Does it make me close minded if I can't understand why people are atheists?

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  1. HannahRiley profile image60
    HannahRileyposted 13 years ago

    Does it make me close minded if I can't understand why people are atheists?

    I guess how is the better way to say it. I seriously question facts from history, ect...but for some reason Ive never questioned religion. I grew up in a Christian home, not a SUPER Christian home, but one with our beliefs, and all aspects of my personality make me think I would have questioned by now. How does an antheists rationalize there not being a God? Forgive me if I am stepping on toes here, I realize Im not informed about it....and not trying to judge anyone:) just trying to understand!

  2. Matthew Rogerson profile image61
    Matthew Rogersonposted 13 years ago

    It doesn't mean your close minded but instead probably just implies that you believe strongly in your faith and thus don't necessarily accept the views of the opposing argument. I assume based on this that you are theist?

  3. Bucks here profile image60
    Bucks hereposted 13 years ago

    Atheists are the equivalent to religious people, they dont know what they believe.

    Religious people does not include "Born Again" believers.

  4. aka-dj profile image66
    aka-djposted 13 years ago

    I was neither a religious person, nor was I an atheist growing up. I, like may had questions, to which I searched for answers. I looked at a wide range of things, although not too deeply. It was my experience with Jesus Christ that set me on the path I now travel.
    I have never doubted the reality, or validity of my faith ever since. I KNOW what I believe and WHY I believe. My understanding of God's word still answers my questions better than anything any atheist has ever offered. And believe me, they have offered quite a lot on the forums.
    These same ones, many of them, have been hurt by religion, in some way, shape or form. It has led them to turn totally away from anything resembling religion.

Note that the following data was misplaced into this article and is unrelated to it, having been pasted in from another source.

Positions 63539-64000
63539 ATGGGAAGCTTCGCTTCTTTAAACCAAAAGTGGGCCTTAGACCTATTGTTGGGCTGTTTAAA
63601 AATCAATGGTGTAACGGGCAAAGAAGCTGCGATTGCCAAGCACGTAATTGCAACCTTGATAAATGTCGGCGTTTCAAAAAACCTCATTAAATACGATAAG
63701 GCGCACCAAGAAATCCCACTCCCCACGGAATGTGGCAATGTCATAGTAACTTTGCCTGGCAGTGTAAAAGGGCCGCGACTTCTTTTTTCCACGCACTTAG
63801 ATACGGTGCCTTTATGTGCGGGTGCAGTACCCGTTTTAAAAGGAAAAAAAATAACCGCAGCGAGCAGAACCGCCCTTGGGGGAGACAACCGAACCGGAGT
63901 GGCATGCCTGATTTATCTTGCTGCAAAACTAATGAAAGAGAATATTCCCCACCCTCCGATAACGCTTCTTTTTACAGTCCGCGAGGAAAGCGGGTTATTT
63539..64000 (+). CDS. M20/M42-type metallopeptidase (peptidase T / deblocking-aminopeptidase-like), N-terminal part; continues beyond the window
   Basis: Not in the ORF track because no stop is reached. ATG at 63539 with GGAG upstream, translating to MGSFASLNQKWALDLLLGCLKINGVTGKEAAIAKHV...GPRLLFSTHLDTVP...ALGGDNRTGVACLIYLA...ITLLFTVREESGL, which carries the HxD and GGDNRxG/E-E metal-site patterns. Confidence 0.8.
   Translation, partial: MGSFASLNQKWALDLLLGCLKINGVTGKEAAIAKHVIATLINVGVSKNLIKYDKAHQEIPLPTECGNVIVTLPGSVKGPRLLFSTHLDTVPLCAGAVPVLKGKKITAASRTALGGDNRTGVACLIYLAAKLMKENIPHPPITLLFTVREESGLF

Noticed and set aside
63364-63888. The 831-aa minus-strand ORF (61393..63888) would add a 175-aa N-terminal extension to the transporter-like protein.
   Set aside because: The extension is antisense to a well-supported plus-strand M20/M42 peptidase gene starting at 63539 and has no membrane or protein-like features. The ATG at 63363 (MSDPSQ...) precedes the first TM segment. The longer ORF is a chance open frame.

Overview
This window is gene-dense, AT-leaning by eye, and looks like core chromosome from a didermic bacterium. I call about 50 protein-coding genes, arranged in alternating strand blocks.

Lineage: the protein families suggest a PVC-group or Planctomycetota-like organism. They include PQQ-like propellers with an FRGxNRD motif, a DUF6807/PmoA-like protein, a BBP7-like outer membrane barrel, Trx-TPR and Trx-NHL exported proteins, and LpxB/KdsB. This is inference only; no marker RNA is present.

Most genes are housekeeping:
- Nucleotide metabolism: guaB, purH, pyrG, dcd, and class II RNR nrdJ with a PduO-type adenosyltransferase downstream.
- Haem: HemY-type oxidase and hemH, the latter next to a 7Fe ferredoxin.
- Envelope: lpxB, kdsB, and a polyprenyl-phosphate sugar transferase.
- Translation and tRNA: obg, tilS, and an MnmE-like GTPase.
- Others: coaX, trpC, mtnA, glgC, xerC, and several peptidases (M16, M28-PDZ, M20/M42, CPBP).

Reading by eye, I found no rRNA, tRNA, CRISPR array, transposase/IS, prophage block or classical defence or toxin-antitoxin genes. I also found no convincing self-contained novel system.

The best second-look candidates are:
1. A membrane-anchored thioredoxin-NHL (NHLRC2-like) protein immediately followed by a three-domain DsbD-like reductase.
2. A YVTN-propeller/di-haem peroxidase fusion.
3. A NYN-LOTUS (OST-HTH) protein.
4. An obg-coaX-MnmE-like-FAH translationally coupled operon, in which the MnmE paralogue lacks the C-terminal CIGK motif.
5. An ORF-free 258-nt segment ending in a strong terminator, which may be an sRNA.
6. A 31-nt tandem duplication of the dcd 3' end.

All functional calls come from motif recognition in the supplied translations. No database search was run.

God is PERSONAL, and will deal with each individual on a basis they can relate to. He is waiting to relate even to atheists, if only they turned to Him. If they don't seek Him, He will leave the alone. One day, we all will give account for our lives, atheists included. All will be revealed then. No-one will have any excuses. And they will KNOW that their excuses are not acceptable.

  5. skip55 profile image61
    skip55posted 13 years ago

    Not closed minded, perplexed. Atheist are just as deficient in information as believers are. There is just not enough information to be either. The best answer is not to be anything. Is it too difficult to believe we are just like all sentient beings? Is it too difficult to believe our job is to raise the next generation, to keep the species alive and nothing more?

  6. kld0517 profile image59
    kld0517posted 13 years ago

    I am an atheist.  For every reason someone believes in God I just think of a reason there can't be one.  I would never try to convince someone to believe what I believe.  I'm more happy for people with religion than I am for myself.  You have something to believe in and when you die something to look forward to.  It bothers me that I don't have that comfort but I can't lie to myself and tell myself to believe something I truely do not have my heart in.  If someone tells me "bless you" when I sneeze, I thank them.  When someone says they pray for me, I thank them.  I'm not the closed minded atheist that is portrayed by most.  I understand most people don't see life and the world I do and I'm okay with that.  You're not closed minded for not understanding why atheists don't feel the same as you do.  Closed minded would be telling them they are wrong when you don't completely understand why they believe what they do.

  7. profile image52
    smattomposted 13 years ago

    You've dissipated any accusation of being closed-minded by asking the question.